From humble beginnings where Steve and good mate Mick Duyvestyn operated the business out of an office in a spare room at Steve’s Mornington home, Sports Community now has a modest office in Dava Drive where online webinars on subjects like “How to be a successful club president” are streamed out to a nationwide and international audience. Other significant achievements include regular podcasts on sports club issues featuring guests including Jeff Kennett, that have been downloaded hundreds of thousands of times, and a social media community of followers in the thousands.

“It hasn’t been easy,” Steve said. “We don’t receive any government funding, the company was privately funded and we’ve had to make enormous family sacrifices to keep the doors open and I can’t thank my wife (Shona) and kids (Tayla, Milla and Zahli) enough for their part in this journey.” Despite the challenges, Steve and his team have stayed open since 2012 and managed to build an extensive library of resources for club volunteers on the Sports Community website, a significant amount of them available for free and others as part of a moderately priced Sports Community membership. “And,” Steve continues, “we have built a brand that’s recognised by all levels of government and peak sporting bodies as being synonymous with helping grassroots sports clubs and their volunteers.”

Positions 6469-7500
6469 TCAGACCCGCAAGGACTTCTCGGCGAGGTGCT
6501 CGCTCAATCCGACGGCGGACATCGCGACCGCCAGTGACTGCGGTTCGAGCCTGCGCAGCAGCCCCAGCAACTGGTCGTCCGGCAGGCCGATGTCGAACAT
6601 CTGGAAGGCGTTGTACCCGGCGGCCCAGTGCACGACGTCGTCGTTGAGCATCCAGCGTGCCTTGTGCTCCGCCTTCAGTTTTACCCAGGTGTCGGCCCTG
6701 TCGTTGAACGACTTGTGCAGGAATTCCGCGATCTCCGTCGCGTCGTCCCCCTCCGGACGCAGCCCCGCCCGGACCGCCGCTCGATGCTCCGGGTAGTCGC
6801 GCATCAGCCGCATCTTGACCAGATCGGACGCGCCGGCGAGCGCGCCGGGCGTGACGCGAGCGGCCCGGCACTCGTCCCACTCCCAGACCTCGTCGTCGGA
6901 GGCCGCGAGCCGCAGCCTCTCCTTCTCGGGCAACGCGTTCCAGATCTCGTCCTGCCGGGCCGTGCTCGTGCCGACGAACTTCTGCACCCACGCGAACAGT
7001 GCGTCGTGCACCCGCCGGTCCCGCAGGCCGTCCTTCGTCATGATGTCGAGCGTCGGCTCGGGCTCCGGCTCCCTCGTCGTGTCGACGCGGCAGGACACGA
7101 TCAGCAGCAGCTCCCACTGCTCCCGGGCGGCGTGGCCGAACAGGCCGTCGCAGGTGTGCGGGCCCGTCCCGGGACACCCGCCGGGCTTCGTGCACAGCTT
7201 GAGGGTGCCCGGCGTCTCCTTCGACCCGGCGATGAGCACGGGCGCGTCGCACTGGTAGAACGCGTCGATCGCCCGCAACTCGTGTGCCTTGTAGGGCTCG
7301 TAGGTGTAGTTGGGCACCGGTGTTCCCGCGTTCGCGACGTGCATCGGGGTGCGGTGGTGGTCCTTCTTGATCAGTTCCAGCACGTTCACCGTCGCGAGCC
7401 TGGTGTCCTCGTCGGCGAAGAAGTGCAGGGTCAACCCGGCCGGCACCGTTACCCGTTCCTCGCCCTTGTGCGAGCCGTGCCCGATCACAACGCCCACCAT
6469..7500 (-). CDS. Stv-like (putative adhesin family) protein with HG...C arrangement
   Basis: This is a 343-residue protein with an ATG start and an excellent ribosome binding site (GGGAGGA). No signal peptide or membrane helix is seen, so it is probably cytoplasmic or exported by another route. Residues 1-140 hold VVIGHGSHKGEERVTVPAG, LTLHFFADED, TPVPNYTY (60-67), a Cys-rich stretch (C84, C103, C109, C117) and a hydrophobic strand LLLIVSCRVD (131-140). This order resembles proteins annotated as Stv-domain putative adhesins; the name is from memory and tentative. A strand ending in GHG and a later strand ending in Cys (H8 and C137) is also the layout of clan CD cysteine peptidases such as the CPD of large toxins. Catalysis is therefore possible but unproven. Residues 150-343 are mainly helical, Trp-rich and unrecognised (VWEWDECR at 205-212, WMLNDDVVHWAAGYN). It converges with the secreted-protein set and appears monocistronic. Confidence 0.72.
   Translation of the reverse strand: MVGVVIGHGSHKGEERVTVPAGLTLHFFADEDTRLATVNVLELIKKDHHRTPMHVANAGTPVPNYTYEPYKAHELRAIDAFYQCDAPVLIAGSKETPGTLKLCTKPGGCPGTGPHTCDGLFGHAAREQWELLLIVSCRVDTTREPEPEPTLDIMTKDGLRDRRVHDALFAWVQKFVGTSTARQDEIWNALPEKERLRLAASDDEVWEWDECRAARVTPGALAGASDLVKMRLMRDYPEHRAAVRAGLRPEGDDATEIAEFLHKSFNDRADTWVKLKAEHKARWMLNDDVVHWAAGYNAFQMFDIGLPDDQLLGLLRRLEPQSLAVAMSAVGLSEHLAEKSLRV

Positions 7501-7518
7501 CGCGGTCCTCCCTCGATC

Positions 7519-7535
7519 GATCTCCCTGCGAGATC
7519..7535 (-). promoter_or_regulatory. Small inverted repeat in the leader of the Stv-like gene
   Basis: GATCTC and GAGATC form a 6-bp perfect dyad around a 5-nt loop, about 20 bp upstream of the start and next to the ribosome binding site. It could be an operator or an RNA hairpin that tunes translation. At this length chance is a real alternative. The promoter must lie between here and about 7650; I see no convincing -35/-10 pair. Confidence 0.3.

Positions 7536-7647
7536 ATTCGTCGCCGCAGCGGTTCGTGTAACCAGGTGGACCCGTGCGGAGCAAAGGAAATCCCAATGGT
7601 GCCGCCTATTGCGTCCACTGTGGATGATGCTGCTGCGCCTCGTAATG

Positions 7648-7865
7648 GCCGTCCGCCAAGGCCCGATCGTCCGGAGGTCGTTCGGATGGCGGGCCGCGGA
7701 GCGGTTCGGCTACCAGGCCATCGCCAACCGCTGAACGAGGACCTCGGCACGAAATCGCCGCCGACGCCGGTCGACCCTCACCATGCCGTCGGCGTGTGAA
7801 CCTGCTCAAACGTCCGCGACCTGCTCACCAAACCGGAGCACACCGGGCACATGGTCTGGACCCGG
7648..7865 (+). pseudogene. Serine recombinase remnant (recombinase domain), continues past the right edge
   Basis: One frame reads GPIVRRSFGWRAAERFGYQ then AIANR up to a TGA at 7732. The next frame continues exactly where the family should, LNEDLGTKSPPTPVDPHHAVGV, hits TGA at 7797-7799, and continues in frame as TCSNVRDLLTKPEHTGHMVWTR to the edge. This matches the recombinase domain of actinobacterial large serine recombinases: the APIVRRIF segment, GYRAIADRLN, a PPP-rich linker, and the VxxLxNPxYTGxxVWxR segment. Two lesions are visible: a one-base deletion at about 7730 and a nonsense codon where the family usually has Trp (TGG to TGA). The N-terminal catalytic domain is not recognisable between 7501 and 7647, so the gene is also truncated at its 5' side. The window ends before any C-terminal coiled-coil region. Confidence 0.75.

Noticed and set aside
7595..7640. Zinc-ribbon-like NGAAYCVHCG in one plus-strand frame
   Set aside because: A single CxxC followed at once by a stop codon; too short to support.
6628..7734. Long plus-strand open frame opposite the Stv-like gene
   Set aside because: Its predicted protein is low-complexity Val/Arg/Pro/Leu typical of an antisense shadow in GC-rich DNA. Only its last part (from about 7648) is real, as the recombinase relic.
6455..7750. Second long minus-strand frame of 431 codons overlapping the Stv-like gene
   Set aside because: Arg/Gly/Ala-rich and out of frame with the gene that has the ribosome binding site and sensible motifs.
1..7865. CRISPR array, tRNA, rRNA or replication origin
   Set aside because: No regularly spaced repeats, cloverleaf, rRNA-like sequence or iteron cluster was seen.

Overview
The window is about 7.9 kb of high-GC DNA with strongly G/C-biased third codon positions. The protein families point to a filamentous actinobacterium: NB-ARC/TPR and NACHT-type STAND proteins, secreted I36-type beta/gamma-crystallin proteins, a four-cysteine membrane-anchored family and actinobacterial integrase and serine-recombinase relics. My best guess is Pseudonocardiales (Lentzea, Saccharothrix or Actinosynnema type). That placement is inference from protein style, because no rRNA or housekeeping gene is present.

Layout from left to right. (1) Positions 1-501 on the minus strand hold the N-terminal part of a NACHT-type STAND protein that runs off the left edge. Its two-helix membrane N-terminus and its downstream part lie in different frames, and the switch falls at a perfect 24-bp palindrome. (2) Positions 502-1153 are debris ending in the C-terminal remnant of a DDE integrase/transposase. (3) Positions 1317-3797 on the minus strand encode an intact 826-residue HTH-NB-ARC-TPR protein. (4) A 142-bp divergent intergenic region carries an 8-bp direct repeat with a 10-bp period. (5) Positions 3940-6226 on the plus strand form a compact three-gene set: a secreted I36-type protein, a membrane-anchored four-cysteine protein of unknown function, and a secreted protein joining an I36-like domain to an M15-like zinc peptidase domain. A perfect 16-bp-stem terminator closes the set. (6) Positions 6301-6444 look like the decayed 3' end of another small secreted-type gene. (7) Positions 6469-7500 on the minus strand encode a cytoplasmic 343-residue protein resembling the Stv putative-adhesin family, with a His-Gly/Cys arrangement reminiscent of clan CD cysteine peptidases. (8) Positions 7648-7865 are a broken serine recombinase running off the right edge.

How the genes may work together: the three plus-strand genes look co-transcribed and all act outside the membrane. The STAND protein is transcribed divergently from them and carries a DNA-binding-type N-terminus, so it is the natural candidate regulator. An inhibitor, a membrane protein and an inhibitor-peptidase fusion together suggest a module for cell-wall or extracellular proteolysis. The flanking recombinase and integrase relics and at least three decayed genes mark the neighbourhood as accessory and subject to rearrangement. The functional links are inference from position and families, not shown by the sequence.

And now, more than ever, the value of Sports Community’s work is coming to the fore, by providing clubs and their volunteers with support and guidance on navigating their way back to operation as restrictions around COVID-19 and community sport are lifted. “COVID-19 has stopped community sport in its tracks,” Steve said, “and clubs are going to need all the help they can get to get themselves back up and going, and sustainable for the future, and we’re here to help.”

I finished off my interview by asking Steve about his greatest achievement with Sports Community. “Well, that’s easy,” he said. “If 20-year old Steve Pallas was around now, he could put up his hand to be club secretary and know he’d be supported and empowered to do the best he can.”

To find out more about Sports Community visit

Peninsula Essence – July 2020